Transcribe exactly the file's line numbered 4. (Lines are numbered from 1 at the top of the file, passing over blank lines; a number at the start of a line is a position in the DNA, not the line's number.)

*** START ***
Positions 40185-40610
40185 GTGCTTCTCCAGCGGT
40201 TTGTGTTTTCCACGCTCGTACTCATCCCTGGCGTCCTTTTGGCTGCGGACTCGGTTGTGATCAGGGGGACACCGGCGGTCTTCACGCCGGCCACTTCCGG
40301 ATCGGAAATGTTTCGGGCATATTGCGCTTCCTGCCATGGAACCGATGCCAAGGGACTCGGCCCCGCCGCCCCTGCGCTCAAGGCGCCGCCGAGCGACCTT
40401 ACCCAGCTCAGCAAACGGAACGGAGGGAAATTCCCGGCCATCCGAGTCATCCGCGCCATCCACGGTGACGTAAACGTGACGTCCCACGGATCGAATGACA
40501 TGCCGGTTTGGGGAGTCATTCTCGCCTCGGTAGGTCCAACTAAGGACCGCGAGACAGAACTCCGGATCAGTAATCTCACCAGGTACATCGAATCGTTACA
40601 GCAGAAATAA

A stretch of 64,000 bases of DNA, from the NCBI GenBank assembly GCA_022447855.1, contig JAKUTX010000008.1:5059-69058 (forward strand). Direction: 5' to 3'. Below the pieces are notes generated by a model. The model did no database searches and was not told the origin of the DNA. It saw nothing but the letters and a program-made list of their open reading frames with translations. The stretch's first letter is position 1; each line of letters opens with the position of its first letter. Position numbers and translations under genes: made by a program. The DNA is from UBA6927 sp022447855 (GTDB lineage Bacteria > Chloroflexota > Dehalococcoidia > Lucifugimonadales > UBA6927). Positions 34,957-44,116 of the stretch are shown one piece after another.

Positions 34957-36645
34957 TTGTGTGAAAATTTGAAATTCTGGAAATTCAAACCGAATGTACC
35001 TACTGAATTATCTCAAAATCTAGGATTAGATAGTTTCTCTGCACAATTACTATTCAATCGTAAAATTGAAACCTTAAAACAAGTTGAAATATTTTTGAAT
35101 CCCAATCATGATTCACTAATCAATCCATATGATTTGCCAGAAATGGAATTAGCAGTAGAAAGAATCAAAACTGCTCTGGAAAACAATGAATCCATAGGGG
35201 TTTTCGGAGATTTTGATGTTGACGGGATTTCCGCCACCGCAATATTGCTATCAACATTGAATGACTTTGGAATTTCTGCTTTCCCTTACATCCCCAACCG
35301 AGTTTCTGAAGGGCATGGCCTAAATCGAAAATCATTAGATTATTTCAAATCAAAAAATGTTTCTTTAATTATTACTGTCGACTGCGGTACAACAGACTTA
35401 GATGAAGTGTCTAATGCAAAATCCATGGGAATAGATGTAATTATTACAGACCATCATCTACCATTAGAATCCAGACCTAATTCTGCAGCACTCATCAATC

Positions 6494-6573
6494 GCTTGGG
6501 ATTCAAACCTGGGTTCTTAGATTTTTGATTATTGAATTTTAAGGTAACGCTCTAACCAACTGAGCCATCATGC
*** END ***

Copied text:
40301 ATCGGAAATGTTTCGGGCATATTGCGCTTCCTGCCATGGAACCGATGCCAAGGGACTCGGCCCCGCCGCCCCTGCGCTCAAGGCGCCGCCGAGCGACCTT